I am a Chinese student, here in Montreal. I have my stories concerning learning English and French. I bet you have your languages and stories as well. And I would like to share my interesting language stories after living in this language “hotpot” for a year. It’s “spicy” and makes me happy with tears.
As you may have known that Chinese, English and French belong to three language ancestors. They vary tremendously in terms of pronunciation, grammar and writing. Therefore, I have struggled for a long time speaking English before arriving Montreal. I learnt Chinese-English Interpreting back in China when I was in my undergraduate study. However, I was unable to speak English until I got my first part-time job: to translate English and Chinese for an ESL teacher, whose native language is English. It was in around 2011. And I was his teaching assistant. I had to speak English to him even though I was so embarrassed with my Chinese accent. In this way, my job pushed me to speak out and I was able to utter complete sentences (though with lots of grammar mistakes). After that, I kept translating Chinese and English for friends coming from Italy, the Netherlands, or other countries. It was because of my major: Chinese-English Interpreting, that I had lots of opportunities to be with English speakers. I made friends and got to know this world outside China. It was not from books, but from the people living there, with colorful and funny stories. For the first time, I felt that I was a drop in the Atlantic Ocean. I was the sunlight that filters through the leaves of trees. So tiny with potential power and brightness. Then, in order to improve my language proficiency, I used recorder each time when I spoke English. My spontaneous answer was so strange when I listened to my recordings. The English “well…no…” and Chinese “嗯(well)…不(no)…”appeared frequently. However, I had to admit that I have improved a lot since I used that technology because it helped me to discover my mistakes. For one moment, I thought I was well prepared for living abroad in Canada.
However, it was French, rather than English, that said Bonjour to me when I got off my plane. All of a sudden, I fell into a French-spoken city. The feeling of being alone in the woods haunted me and it seemed to me that I lost my English as well. I heard Arabic, French, English and other languages outside school. I found that even when I said “your haircut looks not good” in Chinese to a stranger, he would still smile at me…and said “Bonjour”… but it was no good! Therefore, I began to learn French since last November. I went to a private college every weekend. No matter it was freezing cold with blizzard or “on crève de chaud” (scorching hot). I forced myself to use French in communication in bank business and restaurant even though I have to confirm the information in English later (thanks a lot for the ones who have patience to me). My French speaking made progress when I was working at a restaurant in Eaton Center this summer vacation. It felt like the same when I got my first job back to China, but this time, I used French, English and Chinese at the same time in that there are customers from various parts of the world.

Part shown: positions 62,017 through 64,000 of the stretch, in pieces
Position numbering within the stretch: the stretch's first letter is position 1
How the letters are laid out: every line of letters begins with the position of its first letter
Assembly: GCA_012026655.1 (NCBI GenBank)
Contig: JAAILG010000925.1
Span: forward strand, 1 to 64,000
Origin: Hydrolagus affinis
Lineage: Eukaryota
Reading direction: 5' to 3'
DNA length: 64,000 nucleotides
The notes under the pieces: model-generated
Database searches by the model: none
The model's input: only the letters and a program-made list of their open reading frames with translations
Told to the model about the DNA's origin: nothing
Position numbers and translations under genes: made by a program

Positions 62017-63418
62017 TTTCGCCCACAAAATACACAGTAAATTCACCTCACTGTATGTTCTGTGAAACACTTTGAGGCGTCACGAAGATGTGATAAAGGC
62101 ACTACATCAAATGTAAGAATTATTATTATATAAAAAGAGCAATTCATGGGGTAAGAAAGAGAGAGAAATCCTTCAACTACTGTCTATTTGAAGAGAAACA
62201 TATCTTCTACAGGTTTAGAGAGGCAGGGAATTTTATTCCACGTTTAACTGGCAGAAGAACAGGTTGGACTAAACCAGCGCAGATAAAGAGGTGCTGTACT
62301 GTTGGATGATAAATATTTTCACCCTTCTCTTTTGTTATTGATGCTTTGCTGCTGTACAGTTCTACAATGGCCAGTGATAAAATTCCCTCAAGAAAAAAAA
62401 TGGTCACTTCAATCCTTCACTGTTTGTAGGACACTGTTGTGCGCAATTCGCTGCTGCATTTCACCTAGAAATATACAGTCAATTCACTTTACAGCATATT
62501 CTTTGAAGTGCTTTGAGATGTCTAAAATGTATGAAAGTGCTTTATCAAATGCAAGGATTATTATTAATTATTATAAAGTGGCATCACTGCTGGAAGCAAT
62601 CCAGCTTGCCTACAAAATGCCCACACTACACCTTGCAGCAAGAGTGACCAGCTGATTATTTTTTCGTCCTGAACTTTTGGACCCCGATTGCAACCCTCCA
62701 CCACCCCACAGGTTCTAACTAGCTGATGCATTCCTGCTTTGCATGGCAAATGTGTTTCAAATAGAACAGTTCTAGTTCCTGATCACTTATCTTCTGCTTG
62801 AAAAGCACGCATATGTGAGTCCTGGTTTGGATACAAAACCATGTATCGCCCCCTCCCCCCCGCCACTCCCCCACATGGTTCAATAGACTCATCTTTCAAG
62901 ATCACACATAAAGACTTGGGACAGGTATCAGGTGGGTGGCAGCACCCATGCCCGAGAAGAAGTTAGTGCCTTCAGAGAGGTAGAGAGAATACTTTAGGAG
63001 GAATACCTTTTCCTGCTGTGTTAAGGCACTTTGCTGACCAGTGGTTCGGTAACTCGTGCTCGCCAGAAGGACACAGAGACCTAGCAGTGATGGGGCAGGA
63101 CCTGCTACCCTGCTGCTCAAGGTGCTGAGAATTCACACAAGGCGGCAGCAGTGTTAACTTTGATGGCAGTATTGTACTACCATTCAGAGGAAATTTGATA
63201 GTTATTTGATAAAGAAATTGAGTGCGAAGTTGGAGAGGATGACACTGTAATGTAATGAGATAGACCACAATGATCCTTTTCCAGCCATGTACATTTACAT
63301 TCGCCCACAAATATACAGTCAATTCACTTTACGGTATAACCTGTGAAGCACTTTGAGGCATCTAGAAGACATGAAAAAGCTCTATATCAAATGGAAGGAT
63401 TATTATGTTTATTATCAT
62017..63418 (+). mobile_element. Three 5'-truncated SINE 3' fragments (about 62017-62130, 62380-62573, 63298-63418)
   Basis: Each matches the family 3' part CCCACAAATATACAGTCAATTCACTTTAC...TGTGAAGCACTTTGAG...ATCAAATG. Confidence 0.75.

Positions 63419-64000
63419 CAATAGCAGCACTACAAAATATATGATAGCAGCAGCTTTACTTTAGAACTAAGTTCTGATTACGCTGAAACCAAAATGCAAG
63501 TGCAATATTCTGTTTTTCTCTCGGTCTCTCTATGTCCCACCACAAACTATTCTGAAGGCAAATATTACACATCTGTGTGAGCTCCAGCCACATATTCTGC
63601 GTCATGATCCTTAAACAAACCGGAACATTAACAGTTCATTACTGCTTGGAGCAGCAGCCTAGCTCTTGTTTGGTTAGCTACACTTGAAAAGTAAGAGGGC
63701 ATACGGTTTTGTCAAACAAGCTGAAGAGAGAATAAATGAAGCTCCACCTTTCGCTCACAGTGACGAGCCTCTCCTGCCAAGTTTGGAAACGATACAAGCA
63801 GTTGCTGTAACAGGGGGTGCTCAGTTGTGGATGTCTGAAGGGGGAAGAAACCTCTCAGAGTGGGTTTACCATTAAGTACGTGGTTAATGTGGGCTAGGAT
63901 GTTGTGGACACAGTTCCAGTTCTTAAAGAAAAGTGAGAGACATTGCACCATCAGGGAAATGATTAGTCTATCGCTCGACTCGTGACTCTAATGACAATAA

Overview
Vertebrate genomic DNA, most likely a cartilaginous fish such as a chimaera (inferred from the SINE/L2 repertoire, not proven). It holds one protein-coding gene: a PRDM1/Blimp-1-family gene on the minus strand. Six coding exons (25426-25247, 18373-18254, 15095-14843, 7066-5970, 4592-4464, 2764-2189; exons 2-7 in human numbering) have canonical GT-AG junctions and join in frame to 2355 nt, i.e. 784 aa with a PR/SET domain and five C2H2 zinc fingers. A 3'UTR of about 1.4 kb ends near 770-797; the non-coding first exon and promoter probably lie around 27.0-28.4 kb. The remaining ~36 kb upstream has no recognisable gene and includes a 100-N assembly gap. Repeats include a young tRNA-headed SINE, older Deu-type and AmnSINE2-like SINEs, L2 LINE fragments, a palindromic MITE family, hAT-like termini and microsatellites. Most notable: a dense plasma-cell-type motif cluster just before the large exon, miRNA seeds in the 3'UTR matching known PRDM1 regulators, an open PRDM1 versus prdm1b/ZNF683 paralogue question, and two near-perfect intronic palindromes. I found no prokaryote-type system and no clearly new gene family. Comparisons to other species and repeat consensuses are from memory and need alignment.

I feel that there is a language “hotpot” in my brain. It’s spicy. Helps me keep passionate with the language food. However, it’s hot, makes me tearful because sometimes I was so frustrated by my mistakes.
You see that the director of language story is the environment. The director asked me to speak English. I obeyed the order. Then, he changed his mind, asked me to speak French, I had to adapt it therefore. I was so curious to find that if the director was emotional or sensible, and if I could see the scientific relationship between language and society – Sociolinguistics (Herk, 2012).
So this is my story, what’s yours?
Van, H. G. (2012). What is sociolinguistics. Chichester, West Sussex, UK: Wiley-Blackwell.